With everything going on these days, hitting the goals I laid out in the spring doesn’t feel like that important of a thing. But I’ve learned from four and a half years of blogging that the accountability piece of setting and writing down goals (and then sharing them publicly here) has been huge for making them happen.
Since I began writing this blog, our net worth has doubled. While a lot of that does have to do with bananas stock and real estate markets, we’ve also consistently saved a good portion of our incomes, which has boosted that increase even more. I have to admit, our net worth feels like a whole lot of Monopoly money these days, but I am proud of the hard work we’ve put in to get here on top of the luck.
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1. Achieve a 50% savings rate for the year.
Hahahaha. Nope. Though as I shared in the PrepperFI Facebook group this past week, I am so thankful for our pursuit of FI and our regularly high savings rate. This summer was expensive, and with the cost of food and other goods continuing to skyrocket, our savings rate is definitely smaller than previous years.
I’m not sure we will even hit 40% this year – but maybe. We’re still paying down our mortgage (still paying the higher amount that we had fo pre refi last fall). Money is still going to our IRAs and our real estate equity funds. But for now, there’s not a lot extra for “other” savings.
2. Max out my IRA again.
Someday I’ll max mine out by December instead of the deadline in the spring. This will not be that year. Per my comments above, things have been expensive lately, so not as much has been going to my IRA. No matter what though, I will max it out by the deadline, as I have the previous three years. We may not know what the future holds, but it seems a good guess that having more money to access when we’re older, the better.
Tracking with Personal Capital
It’s been more than three years since I initially downloaded Personal Capital and started actually tracking our net worth. While savings rate is still more important to me because it’s what we can actually control, there is something to be said for having a sense of your overall net worth.
I was unconvinced for a long time that I even needed to track our net worth, but I’m so glad that I finally set up an account where I could track it all. I especially appreciate being able to look at the graphs for individual area, like investment accounts and cash savings.
We have a bunch of separate accounts, so it’s really nice to see them all in one place. I’m also working on growing our overall cash savings, and Personal Capital aggregates them all across four different banks, which makes things a lot simpler.
If you haven’t set up a way to track your net worth, I’d recommend Personal Capital for that purpose. If you use this link to sign up, you’ll also get a $20 Amazon gift card for doing so.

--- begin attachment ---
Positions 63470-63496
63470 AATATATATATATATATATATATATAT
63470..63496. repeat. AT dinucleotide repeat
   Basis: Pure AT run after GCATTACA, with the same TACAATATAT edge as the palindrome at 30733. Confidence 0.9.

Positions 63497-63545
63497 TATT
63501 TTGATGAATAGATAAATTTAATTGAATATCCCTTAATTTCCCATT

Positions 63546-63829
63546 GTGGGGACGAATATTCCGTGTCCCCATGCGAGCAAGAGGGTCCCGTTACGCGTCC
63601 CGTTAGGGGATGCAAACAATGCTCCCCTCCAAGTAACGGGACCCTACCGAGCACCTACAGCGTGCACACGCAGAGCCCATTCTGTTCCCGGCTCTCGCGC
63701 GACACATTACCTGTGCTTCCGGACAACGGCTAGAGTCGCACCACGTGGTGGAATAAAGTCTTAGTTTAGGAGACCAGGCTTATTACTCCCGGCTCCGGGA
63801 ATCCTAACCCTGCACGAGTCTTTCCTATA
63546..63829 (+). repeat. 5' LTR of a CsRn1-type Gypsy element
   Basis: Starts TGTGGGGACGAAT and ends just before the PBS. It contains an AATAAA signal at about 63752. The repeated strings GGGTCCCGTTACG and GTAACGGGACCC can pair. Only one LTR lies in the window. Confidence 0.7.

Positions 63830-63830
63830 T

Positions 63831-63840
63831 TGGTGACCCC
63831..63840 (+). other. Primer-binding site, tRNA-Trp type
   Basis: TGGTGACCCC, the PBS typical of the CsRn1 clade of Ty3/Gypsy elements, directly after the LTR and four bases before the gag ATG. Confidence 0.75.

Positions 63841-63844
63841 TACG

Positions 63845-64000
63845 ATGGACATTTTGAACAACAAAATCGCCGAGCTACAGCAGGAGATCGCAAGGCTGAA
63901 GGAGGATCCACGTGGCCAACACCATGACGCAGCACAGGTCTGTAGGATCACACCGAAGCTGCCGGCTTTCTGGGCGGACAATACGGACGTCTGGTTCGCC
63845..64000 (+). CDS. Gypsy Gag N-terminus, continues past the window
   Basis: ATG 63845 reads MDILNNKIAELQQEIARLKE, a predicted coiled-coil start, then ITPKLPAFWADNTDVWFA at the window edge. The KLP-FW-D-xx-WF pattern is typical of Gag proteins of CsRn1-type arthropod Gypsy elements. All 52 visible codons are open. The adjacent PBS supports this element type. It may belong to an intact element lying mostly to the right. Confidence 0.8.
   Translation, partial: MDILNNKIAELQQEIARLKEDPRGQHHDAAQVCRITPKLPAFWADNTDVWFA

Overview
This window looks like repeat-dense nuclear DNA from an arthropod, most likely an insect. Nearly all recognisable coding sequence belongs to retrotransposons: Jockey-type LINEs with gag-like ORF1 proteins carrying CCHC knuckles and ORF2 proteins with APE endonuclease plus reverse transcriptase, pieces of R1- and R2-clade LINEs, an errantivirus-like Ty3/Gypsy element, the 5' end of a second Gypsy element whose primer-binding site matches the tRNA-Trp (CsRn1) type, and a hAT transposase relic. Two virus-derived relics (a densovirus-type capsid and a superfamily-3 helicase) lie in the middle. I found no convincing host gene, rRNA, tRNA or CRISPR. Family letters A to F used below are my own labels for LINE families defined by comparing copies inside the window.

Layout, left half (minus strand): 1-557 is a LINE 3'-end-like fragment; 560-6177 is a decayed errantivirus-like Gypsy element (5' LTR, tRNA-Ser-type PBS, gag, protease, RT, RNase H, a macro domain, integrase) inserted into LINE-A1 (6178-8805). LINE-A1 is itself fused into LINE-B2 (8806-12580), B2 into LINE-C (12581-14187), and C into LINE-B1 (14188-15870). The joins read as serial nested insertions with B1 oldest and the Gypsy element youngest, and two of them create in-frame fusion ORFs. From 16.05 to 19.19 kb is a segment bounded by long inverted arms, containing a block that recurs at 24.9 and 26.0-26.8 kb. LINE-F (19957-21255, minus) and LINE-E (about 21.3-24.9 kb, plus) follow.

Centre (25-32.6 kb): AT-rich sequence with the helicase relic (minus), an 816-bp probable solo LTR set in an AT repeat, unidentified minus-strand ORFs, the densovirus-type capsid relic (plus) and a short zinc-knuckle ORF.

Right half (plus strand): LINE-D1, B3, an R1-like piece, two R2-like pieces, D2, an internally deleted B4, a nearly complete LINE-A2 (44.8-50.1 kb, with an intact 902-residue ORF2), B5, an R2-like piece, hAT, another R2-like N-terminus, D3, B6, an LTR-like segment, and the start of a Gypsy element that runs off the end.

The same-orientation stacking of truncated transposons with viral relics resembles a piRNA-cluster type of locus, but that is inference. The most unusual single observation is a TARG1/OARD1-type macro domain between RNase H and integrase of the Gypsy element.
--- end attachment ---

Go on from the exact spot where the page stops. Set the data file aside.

1. Continue with my clothes buying ban for as long as it makes sense.
When someone asked a couple months ago how long I was going to keep this up, I half jokingly replied “when the United States decarbonizes.”
Honestly, though, I think that might be where I’m at here. With hand me downs and occasional gifts, I think I’m okay for the foreseeable future. And when I look at climate change and our uncertain future, not buying clothes seems like a good statement to make. We’re in an emergency. Let’s treat it like one.
2. Hike 24 new trails, near or far.
I have completely dropped the ball on this one. We also haven’t traveled anywhere since we went on our Montana trip in early May. Between the chickens when they were smaller and the Delta variant, going new places just wasn’t on our agenda through the summer.
There are still so many hikes within an hour of us that we haven’t explored yet though, so not traveling isn’t a good reason for this not to have happened. A new to us hike would do us good, so I’m committing to making at least one happen before the end of the month.
3. Read 52 books.
Current count is at 44 so far for the year. I have literally only read two non fiction books though, so I’d like to up that count by at least a few by the end of the year. If you have suggestions of favorites, let me know, and I’ll add them to my list.
4. Get chickens.
Check. And obsess over them. Check.
Honestly though, the chickens have been the highlight of 2021 for sure. The only thing I wonder now is why it took me so long to get them. They really aren’t that much work, we get eggs and garden fertilizer out of them, and they are so much fun to hang out with. I’ve definitely become a chicken evangelist, and I’m okay with that.
1. Continue writing here at Tread Lightly Retire Early 2-3 days a week.
Again, this has been adjusted to 1-2 days a week ever since my Wednesday roundups transitioned over to Women’s Personal Finance. (A good reminder to check them out there every week!)
Other than that, I am committed to writing my Frugal Five weekly with a peppering of the occasional Monday post, like today. Lower requirements of myself for this blog this year has definitely been the right call.
2. Curate something magical at WomensPersonalFinance.org
I’d say we’re onto something here. And we were recognized for that magic with our Plutus Awards win as Best Financial Content for Women. Even now, I’m pinching myself that we actually won. WPF is magic, and getting to have the best business partner ever in Regina is magic. I suppose it’s not just the chickens that have been pretty great for 2021.
Did you set goals for 2021? Are you still working toward them now? Just surviving is also a fair goal these Covid days too.